The Mexican Revolt
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THE MEXICAN REVOLT
BY VOLTAIRINE DE CLEYRE.
AT last we see a genuine awakening of a people, not to political demands alone, but to economic ones,—fundamentally economic ones. And in the brief period of a few months, some millions of human beings have sprung to a full consciousness of a system of wrong, beginning where all slaveries begin, in the sources of life. They have struck for Land And Liberty. And even if their revolt shall be crushed by the mailed hand of the United States Government (for I do not believe the present nondescript thing calling itself a government, in Mexico, has craft or power to pacify or crush all the seething elements of rebellion), yet it has set a foremost mark upon the record of human demand, from which hereafter there will be no retreat. From now on, when an oppressed people revolt, they will not demand less.
"Events are the true Schoolmasters," I hear the justified voice of my dead Comrade Lum calling triumphantly from his grave. For years and years the brothers Magon and their coworkers in and out of Mexico have been voices crying in the wilderness which some few thousands at best have heard. But in the storm-wind of popular revolt, rising, no prophet could have foretold when, nor gazer at the aftermath just why it was the chosen hour, in that strong clean-sweeping of the psychic atmosphere, millions of unlettered and otherwise ignorant people saw, as with lightning sharpness cutting a black night, the foundation of all their wrong, and heard the slogan "Land and Liberty" to which their ears were so long deaf,—heard it, raised it, acted on it, are acting on it. With that clear and direct perception of the needful thing to do which lettered men, men of complex lives, nearly always lack, being befogged by too many lights, they move straight upon their purpose, hew down the landmarks, burn the records of the title-deeds.
So do the plain people. Temporizing men, sophisticated men, men of books and theories, men made timid with much mind, Hamlets all,—they devise solemn indirections ; they figure on compensation schemes, on taxation fooleries, on how-to-do and how-not-to-do at the same time. The simple man says, "No: you have told us, and truly, that this land was filched away from us by a paper-title scheme. Its power lay in our admitting its right. Well, we no longer admit it; we destroy it. The land is ours; we take it." And they have driven off the paper-title men, and are working the ground on hundreds of ranches.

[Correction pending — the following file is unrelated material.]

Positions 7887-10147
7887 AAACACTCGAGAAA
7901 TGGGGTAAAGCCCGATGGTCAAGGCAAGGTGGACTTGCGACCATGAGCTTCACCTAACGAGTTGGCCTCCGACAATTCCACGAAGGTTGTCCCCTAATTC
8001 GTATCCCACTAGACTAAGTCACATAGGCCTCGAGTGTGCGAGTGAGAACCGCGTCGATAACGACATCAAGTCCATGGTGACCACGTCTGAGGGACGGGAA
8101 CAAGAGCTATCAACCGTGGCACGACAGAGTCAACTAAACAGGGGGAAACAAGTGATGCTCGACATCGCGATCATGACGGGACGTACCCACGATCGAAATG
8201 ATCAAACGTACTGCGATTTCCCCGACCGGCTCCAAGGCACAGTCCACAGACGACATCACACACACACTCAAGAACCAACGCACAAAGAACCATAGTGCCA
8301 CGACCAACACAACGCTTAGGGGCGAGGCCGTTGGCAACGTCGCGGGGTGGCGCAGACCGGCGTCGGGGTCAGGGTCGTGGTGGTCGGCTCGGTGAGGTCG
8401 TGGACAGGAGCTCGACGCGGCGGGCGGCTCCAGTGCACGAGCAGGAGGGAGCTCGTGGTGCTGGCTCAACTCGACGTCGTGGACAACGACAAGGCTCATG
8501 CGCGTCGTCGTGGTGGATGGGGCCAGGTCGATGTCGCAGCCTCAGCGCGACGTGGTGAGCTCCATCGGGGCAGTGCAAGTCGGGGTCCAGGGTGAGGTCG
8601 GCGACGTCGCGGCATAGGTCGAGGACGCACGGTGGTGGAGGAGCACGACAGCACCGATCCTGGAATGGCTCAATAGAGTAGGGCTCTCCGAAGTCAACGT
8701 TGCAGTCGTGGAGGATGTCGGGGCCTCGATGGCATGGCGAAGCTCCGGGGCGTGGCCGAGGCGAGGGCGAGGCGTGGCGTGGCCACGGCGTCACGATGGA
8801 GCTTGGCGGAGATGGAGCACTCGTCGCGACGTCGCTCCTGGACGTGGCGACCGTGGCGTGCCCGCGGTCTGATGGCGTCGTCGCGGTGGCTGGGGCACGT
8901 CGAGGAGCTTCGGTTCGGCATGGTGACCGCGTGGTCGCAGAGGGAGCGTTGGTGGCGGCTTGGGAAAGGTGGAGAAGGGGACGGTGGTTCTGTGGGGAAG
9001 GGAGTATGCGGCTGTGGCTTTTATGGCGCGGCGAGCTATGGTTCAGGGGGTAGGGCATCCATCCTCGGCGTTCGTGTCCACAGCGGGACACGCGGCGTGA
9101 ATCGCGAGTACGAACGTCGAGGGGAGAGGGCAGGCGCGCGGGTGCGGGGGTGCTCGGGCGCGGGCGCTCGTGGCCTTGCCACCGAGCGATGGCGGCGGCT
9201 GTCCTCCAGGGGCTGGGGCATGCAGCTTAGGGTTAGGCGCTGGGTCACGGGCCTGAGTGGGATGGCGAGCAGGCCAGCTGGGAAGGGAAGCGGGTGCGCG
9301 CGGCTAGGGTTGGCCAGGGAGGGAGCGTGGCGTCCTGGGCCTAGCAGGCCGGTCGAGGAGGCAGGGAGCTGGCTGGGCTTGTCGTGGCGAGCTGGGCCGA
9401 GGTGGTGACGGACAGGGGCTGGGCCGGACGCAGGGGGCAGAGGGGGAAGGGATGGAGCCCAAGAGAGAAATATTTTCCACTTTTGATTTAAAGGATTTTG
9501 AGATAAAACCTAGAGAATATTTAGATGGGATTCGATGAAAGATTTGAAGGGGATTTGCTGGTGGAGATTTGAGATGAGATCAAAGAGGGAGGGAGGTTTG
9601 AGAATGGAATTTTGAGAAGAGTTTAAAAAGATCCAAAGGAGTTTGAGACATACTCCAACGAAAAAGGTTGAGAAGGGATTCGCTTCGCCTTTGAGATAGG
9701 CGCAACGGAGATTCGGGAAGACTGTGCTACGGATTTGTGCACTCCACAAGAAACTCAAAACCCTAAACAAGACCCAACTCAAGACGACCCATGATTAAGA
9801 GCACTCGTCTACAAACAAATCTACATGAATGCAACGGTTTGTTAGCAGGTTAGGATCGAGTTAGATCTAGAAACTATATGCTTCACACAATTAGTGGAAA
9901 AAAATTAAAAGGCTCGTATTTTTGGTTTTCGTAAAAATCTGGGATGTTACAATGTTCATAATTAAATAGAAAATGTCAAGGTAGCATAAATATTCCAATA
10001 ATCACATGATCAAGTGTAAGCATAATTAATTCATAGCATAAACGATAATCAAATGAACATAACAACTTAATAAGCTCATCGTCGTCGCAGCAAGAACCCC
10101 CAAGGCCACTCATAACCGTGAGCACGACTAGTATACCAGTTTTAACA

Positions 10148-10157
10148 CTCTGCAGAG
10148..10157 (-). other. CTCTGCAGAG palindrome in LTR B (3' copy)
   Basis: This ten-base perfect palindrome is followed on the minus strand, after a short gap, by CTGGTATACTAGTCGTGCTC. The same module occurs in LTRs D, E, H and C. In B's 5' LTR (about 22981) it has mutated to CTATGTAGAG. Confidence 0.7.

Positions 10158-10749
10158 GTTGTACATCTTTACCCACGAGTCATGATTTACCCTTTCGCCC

It is true there were other millions asleep in the storm; true that many of the awakened have been quieted with political hocus-pocus; true that a hundred and one reactionary forces are battling on the same ground. It is true that the world at large, outside of Mexico, is but little informed as to the real struggle. But that does not alter or diminish the truth that the Slaves of Our Times, in a nation-wide revolt, have smitten the Beast of Property in Land. And once a great human demand is so made, it is never let go again. Future revolts will go on from there; they will never fall behind it.
At present the great press is saying little of the chaos in the Mexican situation, though for the last few days, since as news purveyors they cannot keep entirely silent, small hinting editorials are creeping in, pointing inter- ventionwards, "in case disturbances are not pacified." No doubt the United States Government would prefer to preserve its hypocritical pretense of abstinent impartiality. It hopes its catspaw will safely pull the chestnuts out of the fire. It is comfortable to pose as the disinterested friend of peace in our sister republic, so long as American landlord powers in Mexico are undisturbed, or so long as the Mexican branch of the Capitalistic Defense Association is able to tend to its division. But one thing has been pretty plain since the provisional government assumed its functions: "Barkis is willin',"— but not effulgently able. People who have once taken up arms and felt the satisfaction of ridding themselves of one tyrant, of doing rude justice in opening prison doors, of seeing a whole confraternity of office-holders and office-seekers in anxiety to placate them, are not so unready to take up arms again; especially when the whole mass of discontent is leavened with conscious revolutionists who are crying the means of social regeneration in their ears.
It is very plain now that the provisional governors are treading on thin crust, and the elections instead of steadying the human subsoil down to mortuary rigidity, may prove the prelude to more violent eruptions. In that case, the reluctant (?) hand at Washington may be forced to play—clubs! on its own responsibility.
Meanwhile, what have the revolutionary elements of the United States to say about it? I almost sneered as I wrote "revolutionary elements," for candor compels us to inquire where they are. Time was when some people thought the Single Tax was based on a fundamentally revolutionary idea, the final expropriation of the landlord by the people. The Single Tax papers, however, have said as little as possible about the great Land cry of the Mexican revolutionists, have laid all stress upon the political mirage-chasing by which Madero and his coadjutors side-tracked the uprising of May, and have refused to print the Manifestoes and Appeals of the Mexican Liberal Party, to afford the publicity of their columns to the real demands of the revolutionists, that their readers might give their sympathy and support, and the influence of their understanding. They were waiting, they said, for Madero to pronounce himself upon the land question! I opine they have still quite some wait coming.